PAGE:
9. Set up an efficient deployment process. You should form standardized and detailed flows for developers and QA engineers, have automation tools for deployment, have a standardized and detailed flow for gathering and analyzing data, and have a contingency plan.
  10. Improve the release process continuously. Even if your current release process looks fine, it can have significant flaws or become flawed at any moment. That’s why continuous attention to planning is essential.

The release planning process is dangerous for startups that don’t have enough experience. And the risks may cost too much, even leading to the crash of the business. 

Hiring an experienced agency is the best option. Prior to the start of the collaboration, you can ask your potential contractor about the processes they employ. A skilled team will provide you with a detailed plan of how to act.

Conclusion

Let’s recap our findings:

  • Software release planning is integral if you go with Agile development. 
  • Release planning isn’t easy, but it’s always worth it.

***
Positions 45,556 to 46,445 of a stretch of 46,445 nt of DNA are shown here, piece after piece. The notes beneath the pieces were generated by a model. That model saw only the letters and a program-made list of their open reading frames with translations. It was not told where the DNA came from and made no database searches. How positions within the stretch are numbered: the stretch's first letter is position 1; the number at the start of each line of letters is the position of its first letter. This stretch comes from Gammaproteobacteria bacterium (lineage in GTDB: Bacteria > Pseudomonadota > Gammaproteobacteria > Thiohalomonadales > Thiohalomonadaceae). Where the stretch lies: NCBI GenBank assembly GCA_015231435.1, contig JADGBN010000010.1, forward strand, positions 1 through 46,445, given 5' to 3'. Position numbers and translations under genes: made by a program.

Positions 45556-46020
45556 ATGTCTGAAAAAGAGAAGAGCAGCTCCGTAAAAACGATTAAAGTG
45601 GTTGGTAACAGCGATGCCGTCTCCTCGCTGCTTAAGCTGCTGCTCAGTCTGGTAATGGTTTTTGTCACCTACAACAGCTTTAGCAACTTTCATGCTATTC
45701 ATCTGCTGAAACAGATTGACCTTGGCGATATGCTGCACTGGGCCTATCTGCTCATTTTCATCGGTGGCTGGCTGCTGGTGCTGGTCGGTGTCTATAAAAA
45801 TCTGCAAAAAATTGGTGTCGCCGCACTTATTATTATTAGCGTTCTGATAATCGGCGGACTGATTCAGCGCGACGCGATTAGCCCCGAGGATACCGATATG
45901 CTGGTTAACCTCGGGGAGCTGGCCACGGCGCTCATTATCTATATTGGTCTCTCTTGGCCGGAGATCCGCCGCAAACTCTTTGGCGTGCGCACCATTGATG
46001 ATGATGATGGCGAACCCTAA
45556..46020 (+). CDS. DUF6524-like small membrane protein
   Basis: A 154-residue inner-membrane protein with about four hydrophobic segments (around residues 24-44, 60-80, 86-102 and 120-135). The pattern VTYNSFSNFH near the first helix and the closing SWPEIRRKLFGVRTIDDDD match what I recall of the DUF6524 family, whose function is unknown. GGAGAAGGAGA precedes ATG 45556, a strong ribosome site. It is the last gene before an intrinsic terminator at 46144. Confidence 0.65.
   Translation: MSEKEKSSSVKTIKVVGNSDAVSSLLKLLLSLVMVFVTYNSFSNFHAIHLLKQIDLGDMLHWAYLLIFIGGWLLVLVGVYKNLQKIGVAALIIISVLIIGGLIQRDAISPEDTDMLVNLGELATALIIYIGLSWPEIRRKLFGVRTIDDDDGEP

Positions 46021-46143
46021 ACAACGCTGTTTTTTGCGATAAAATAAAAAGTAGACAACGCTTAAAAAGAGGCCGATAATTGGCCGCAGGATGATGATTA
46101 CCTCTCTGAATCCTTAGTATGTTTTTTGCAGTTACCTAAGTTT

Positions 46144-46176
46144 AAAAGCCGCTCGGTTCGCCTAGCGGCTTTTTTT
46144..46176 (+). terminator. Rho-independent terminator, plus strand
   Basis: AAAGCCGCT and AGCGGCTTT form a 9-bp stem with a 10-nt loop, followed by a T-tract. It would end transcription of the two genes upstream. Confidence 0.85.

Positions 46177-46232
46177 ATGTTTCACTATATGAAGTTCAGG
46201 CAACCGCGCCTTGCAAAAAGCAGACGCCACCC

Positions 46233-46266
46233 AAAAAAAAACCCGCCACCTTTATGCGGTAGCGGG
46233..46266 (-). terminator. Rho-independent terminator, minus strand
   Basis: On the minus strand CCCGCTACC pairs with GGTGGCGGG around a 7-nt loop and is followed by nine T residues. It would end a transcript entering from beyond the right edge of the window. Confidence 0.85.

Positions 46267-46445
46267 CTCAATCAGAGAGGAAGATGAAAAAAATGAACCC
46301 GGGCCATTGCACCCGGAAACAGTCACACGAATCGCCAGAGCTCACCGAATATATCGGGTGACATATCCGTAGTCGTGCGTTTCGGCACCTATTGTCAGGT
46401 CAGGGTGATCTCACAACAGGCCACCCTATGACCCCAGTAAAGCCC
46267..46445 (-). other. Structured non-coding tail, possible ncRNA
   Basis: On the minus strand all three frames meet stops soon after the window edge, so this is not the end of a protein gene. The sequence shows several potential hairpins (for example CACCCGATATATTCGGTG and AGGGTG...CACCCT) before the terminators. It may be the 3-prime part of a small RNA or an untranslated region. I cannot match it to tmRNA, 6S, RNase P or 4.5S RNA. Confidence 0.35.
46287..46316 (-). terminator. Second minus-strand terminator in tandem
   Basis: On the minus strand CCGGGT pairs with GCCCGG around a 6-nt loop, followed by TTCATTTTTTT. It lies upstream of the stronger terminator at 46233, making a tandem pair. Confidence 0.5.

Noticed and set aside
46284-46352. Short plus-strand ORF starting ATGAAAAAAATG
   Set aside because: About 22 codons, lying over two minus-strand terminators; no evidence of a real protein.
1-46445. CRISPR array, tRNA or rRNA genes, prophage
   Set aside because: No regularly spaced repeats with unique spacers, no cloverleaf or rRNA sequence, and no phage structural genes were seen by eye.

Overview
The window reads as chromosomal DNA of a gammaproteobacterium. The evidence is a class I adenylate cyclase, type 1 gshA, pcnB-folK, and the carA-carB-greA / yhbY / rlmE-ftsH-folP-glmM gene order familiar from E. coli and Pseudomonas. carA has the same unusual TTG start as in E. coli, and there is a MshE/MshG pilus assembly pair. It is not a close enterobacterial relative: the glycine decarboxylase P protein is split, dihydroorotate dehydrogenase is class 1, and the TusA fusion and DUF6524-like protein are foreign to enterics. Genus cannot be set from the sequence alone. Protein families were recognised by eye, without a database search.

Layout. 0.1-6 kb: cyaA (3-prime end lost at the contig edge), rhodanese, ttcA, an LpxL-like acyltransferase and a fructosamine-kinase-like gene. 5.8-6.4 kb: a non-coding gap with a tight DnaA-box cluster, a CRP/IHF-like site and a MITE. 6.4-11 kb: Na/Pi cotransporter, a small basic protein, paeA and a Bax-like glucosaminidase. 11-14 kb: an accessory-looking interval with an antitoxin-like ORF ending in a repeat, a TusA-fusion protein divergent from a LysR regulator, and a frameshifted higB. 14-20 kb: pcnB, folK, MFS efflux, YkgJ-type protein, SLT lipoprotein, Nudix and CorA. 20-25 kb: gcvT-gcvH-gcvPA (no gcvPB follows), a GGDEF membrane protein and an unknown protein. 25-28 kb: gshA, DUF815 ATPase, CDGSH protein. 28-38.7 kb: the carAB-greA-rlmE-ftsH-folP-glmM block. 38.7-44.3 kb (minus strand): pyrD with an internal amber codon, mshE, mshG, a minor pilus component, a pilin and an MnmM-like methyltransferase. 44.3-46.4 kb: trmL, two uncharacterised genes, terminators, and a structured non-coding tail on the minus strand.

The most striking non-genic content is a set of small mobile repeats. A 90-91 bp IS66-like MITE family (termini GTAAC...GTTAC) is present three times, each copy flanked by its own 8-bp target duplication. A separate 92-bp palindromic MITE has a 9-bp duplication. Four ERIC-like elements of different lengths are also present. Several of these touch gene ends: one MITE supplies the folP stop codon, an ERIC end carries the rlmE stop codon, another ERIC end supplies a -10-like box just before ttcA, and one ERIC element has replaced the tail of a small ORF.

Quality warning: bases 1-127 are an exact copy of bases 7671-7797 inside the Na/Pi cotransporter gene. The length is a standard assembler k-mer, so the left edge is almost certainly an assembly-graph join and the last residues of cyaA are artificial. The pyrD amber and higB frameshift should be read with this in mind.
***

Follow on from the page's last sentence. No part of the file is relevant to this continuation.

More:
• Planning gives you a better understanding of goals and allows you to control their achievement.
  • As a result, the success rate of well-planned releases is fairly high, and releases should have fewer errors.

We hope the insights above will help you better plan your releases!

CONTENTS

FAQ

  1. Release planning is both setting up the desired schedule of several sequential software release dates and doing your best to meet this schedule.

    • Setting and clarifying objectives
    • Defining the high-level scope
    • Making rough estimates
    • Controlling the scope of implementation
    • Identifying project triangle constraints
  2. That's not to say it's easy. Every single step of release planning is rather risky. So it's better to rely on professionals.

    Feel free to contact us and discuss your case!

Authors:

Egor K.

Egor K.

Copywriter

Oleksandra I.

Oleksandra I.

Head of Product Management Office